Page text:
More Loopholes and Gaps in Legislation

Article IX Cost a Tucson Family $100,000 and 2.5 Years While They Worked To Keep Their Daughter Safe
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A recent article by Mary Jo Pitzl tells the story of a Tucson family who has had to fight with the State over “a piece of durable medical equipment, designed to provide a safe environment for people with neurodevelopmental disorders and obtained through a medical prescription.”

Ms. Pitzl writes: “(This) battle with state authorities over the bed that Julianna’s doctors had prescribed dragged on for 2 1/2 years, burned through $100,000 in attorney fees and challenged the notion of how much – or how little – restraint is allowed when caring for individuals with developmental disabilities.

“(There were calls to) both police and DCS (who) dismissed the complaints. But the problems persisted. (There were) more calls to DCS, more visits by child-welfare investigators –  10 in all, each finding the complaint unsubstantiated.”

Sometimes restraints are needed. A parent who uses a restraint system for her son made the following statement:

“We want to be the least restrictive in what we do, but we also want to keep them alive.” 

Ms. Pitzl’s article continues the discussion on the use of restraints for safety, the changes implemented due to new leadership, and the need to change legislation:

The line between “restraint” and “safety” can be difficult to define.  Families come up with solutions because they have to,” (Julianna’s mother) said. “It’s easy to be judgmental when you don’t have to be there 24/7.

“The oversized bed gives Julianna more freedom of movement than any of her chairs, the couple noted. But because she can stand up and walk around, keeping it unlocked risks falls.If the locked bed is a restraint, then so is a wheelchair or a specialty chair because Julianna is strapped in them to prevent her from falling out. Julianna spends the day in her wheelchair, with three points of restraint, when she goes to a local public school.”

Ms. Pitzl reports that Julianna fell several times, which is why the safety bed is needed:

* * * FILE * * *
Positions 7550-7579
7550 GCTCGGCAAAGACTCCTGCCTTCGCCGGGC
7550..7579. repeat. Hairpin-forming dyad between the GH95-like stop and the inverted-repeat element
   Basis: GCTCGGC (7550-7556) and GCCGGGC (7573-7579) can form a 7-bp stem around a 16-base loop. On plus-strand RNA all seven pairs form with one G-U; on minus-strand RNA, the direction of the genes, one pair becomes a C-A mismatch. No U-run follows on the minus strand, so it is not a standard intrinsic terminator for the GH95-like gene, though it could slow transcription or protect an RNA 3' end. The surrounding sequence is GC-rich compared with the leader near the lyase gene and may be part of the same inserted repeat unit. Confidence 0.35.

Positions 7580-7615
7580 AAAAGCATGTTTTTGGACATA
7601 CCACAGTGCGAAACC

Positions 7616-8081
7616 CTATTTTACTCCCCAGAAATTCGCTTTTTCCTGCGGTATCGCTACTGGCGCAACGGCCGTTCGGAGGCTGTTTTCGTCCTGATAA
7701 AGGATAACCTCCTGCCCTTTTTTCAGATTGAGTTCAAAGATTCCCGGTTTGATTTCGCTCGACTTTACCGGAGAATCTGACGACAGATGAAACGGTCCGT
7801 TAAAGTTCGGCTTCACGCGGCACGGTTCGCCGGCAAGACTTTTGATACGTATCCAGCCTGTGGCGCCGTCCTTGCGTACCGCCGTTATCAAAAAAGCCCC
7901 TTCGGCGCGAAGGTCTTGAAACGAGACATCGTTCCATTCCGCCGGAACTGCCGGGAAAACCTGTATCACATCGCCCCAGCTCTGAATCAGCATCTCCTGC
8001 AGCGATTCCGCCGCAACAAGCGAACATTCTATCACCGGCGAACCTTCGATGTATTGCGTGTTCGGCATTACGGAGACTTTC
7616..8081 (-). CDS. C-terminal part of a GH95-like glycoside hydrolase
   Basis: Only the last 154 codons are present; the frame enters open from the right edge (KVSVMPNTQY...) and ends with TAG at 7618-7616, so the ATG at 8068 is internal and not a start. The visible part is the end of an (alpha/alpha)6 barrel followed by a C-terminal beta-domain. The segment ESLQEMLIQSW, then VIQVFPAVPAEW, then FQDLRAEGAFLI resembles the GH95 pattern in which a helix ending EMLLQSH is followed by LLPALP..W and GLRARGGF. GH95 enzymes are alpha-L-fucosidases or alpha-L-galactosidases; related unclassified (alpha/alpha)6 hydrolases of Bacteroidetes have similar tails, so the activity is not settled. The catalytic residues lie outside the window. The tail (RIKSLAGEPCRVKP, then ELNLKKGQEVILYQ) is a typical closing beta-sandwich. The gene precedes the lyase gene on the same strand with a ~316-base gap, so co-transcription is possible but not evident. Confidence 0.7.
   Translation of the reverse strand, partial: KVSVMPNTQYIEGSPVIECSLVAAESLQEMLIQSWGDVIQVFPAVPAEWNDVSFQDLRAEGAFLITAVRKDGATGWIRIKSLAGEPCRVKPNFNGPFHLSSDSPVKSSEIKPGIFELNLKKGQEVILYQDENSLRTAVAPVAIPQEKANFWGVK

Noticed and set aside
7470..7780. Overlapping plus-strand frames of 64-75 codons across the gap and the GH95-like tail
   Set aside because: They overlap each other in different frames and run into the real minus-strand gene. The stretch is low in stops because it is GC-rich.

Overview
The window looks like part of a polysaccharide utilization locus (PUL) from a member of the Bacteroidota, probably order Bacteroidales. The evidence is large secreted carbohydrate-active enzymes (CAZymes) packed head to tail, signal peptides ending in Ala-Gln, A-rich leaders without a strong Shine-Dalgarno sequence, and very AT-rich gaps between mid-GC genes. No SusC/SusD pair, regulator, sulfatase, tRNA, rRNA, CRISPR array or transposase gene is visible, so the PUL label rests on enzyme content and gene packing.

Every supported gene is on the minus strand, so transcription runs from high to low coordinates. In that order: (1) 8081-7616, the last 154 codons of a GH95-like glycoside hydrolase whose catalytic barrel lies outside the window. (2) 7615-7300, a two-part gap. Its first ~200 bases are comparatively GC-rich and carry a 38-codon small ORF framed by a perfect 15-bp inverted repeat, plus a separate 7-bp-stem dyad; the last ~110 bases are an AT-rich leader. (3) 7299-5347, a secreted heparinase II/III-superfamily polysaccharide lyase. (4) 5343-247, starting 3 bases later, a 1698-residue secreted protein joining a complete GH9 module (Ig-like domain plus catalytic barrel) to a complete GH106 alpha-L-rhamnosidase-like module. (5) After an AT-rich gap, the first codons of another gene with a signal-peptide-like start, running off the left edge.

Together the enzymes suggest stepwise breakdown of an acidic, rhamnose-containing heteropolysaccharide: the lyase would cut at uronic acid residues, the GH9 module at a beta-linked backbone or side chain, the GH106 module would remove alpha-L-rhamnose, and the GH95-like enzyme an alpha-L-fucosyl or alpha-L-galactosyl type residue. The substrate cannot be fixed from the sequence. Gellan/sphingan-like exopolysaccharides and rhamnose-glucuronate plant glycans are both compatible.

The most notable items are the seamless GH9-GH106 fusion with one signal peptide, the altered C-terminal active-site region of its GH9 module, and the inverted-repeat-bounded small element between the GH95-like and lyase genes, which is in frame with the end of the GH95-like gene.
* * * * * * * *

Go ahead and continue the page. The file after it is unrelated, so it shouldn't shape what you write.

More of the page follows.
“Those falls happened more than once. On July 4, 2017, a caregiver was mopping the floor, her back to Julianna, when the girl stood, pitched backward and hit her head on a dresser, according to a DCS report Garret shared. 

“In another case, Julianna fell and suffered a seizure in a moment when a caregiver had turned away, her parents noted in a complaint filed with DDD.”

Ms. Pitzl reports on the effect of new leadership in DDD, and the needed changes in legislation:

“(The new director and his team) inspected (Julianna’s) bed, the trendy decor in Julianna’s room with its turquoise walls and mosaic sink, and visited with Julianna.  And they agreed to change Julianna’s Individual Service Plan to include use of the bed for “safe sleeping and play.”

“The Wadsacks got the revised plan in early January. It ended more than 800 days of limited use of the safety bed and freed caregivers to properly clean the room, or step out of the room to take out the garbage or do the laundry.

“Their savings account is drained, their credit rating dismal. They want Article 9 changed, to allow more flexibility and to clarify it does not apply if a child does not have behavioral issues.

“The average family cannot do this,” Garret said of their long-running fight. Facing off against state agencies, dealing with repeated DCS visits would intimidate many people, he said.

“The legal disputes drag on. State attorneys argue their claims have no basis. Meanwhile, Article 9 is getting an update… A draft is expected to be ready for public comment by fall.”

Also from the Arizona Republic and

“During 2016, more than 18,000 children were separated from their families in Arizona. The crisis of removing so many children – and whether keeping children safe requires so many to be taken away – has challenged state leaders for decades. Supported by the Arizona Community Foundation, The Arizona Republic and azcentral are getting to the heart of the story. If you have an experience with the Department of Child Safety in Arizona (or its predecessor, CPS), we want to hear from you – current or past experiences, good or bad.”

You can share your story by following this link, and decide whether to share your contact information.

Read more about loopholes in our Legislation, and what we can do to make things better at

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